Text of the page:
The winter season is never the best period for grilling enthusiasts. It limits them from lighting up their grills and enjoying a good time with their friends outdoor. Also, it can be frustrating while at the backyard grilling, and suddenly you’ve to stop it because it has just started raining.
From the above cases, you’re likely to think of moving your grill to a garage and keep grilling. But is it a good idea to grill in a garage? Is it safe? Keep reading down here whereby this post confers various aspects about grilling inside a garage.

Gray electric griddle with stone coating

Can I Grill Inside my Garage?

Grilling inside a garage is highly discouraged. Some of the fire safety measures suggested by the National Fire Protection Association (NFPA) and AgriLife Extension include:
• Placing a grill in an open area away from deck railings, overhanging branches, eaves, or potentially combustible surfaces.
• Never moving a hot grill
• Keeping young children and pets at least 3 feet from the grill
• Setting a grill at least 10 feet away from any building, and don’t grill in a garage or under a carport or other surface that can catch fire.

Is Grilling Inside a Garage Safe?

Grilling inside a garage is not safe, especially when using smokers and conventional grills, i.e., charcoal and propane grills. Grilling inside a garage poses a great danger to your life, those around you, and the property within the compound.

Below is a reason why you should not grill inside a garage:

- The presence of carbon dioxide produced

Outdoor grills produce a lot of smoke that contains high amounts of carbon monoxide. Carbon monoxide is toxic in a garage because there is not enough air circulation. It does cause oxygen levels to go down. As a result, you and others in the garage may end up suffocating or even experiencing a severe headache.

- Your garage risk catching fire

One of the common issues regarding gas grills is that they have a higher risk of causing fires due to propane leakage. In case of leaking propane, it spreads within your garage, and once you ignite a grill, it can easily explode. An explosion may bring down the entire garage and house. Additionally, you risk getting severe burns or even death.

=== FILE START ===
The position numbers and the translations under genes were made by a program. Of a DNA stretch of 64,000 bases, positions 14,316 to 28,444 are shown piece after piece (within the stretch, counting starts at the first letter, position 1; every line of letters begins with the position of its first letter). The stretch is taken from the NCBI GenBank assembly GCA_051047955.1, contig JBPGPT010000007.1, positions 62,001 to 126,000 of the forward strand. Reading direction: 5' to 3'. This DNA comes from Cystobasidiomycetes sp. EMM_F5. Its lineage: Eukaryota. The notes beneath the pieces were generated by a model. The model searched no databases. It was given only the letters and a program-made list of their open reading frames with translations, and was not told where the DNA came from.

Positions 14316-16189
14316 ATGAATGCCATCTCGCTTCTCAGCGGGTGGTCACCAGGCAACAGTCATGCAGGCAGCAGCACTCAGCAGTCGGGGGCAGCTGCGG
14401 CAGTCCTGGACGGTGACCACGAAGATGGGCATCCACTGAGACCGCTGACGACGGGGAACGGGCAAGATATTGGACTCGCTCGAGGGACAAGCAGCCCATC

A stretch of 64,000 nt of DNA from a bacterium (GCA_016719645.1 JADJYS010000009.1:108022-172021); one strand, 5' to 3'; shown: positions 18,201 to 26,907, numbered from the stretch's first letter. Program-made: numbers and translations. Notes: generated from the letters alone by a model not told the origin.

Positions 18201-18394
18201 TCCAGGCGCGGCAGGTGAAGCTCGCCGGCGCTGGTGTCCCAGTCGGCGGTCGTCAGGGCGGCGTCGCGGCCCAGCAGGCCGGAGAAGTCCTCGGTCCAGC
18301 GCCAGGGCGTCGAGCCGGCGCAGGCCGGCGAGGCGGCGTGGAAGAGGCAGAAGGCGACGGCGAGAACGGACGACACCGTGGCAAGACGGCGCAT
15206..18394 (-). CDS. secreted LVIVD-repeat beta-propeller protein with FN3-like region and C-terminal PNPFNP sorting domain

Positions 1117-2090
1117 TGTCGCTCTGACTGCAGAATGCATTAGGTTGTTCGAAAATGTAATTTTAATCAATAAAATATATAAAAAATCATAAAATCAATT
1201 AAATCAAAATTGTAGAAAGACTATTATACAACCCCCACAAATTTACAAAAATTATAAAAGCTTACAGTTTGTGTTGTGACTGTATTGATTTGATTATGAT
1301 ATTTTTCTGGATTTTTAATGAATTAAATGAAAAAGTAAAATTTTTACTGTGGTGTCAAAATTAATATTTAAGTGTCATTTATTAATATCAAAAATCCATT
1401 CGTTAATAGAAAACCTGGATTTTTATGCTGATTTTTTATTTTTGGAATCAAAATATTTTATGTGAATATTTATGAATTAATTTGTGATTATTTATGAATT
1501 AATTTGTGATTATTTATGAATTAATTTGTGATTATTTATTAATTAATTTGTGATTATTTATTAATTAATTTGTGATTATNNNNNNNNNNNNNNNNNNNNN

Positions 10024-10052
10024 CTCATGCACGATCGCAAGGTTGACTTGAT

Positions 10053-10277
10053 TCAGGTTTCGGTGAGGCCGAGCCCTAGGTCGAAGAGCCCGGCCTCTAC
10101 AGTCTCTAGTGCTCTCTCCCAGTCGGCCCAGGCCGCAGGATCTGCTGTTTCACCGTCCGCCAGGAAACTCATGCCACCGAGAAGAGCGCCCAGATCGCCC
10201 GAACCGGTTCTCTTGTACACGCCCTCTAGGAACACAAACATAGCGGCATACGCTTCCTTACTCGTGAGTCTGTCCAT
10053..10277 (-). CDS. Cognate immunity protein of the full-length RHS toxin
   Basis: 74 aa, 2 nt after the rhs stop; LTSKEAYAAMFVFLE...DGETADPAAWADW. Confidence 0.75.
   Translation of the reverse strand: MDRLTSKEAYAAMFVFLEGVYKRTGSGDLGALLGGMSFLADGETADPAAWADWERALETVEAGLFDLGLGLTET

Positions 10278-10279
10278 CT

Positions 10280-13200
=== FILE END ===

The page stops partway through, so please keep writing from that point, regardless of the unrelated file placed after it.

- Grills use high flammable fuel sources

Charcoal and gas grills use highly flammable fuel sources. Some of the models have a warning placed on them. For instance, a charcoal fluid starter is highly flammable, and it poses a high risk of your garage catching fire.

- Presence of flammable materials in the garage

In most garages, you’re likely to find things such as oil, paint, and gasoline and are considered fire hazards. They can easily ignite and cause a fire in a garage while grilling.
Additionally, some garage clutter, such as packaging boxes, can easily cause a fire in the garage while grilling.

How Can I Safely Grill Inside my Garage?

The only way to grill inside a garage with minimal risk is by grilling on an indoor electric grill. Generally, grilling inside a garage should be perceived as indoor grilling. From this perspective, an electric grill is the only viable choice of a grill you should grill inside a garage.

Why is an indoor electric grill safe to use inside a garage? Here are the reasons:

- No smoke produced

Electric grills don’t use flames; therefore, they don’t produce smoke. That means there is no risk of such a grill producing carbon monoxide which causes suffocation or other breathing issues while grilling.

- Electric grills don’t use flammable fuel sources

Unlike conventional grills that use propane and charcoal, electric grills use electricity as their source of power. Therefore, there is minimal risk associated with highly flammable fuel sources in a garage.
Note: Not all electric grills are built for indoor use. There are those designed for outdoor use only. Additionally, while using an electric grill inside a garage, you should always observe safety rules such as:
• Never leave a grill unattended
• Keep pets and children at least 3 feet from a grill
• Wear appropriate clothing
• Routinely clean the grill
• Ensre the power cord doesn’t get into contact with water
• Shutdown your grill when you’re done grilling or when not using a grill
• Be prepared for a fire. Therefore, mitigate such a situation by getting a fire extinguisher.

FAQs

1. Do electric grills produce carbon dioxide?

No, electric grills don’t produce carbon dioxide since they don’t produce smoke. It’s for a reason they are suitable for indoor use.

2. Do electric smokers catch fire?

If the tray holding woodchips fails or slides into the smoker, there is a chance the electric smoker can easily catch fire. The smoker’s door opens and causes a fire.

Sources
foryourgrill.com
bbqbarbecuegrill.com
mybackyardlife.com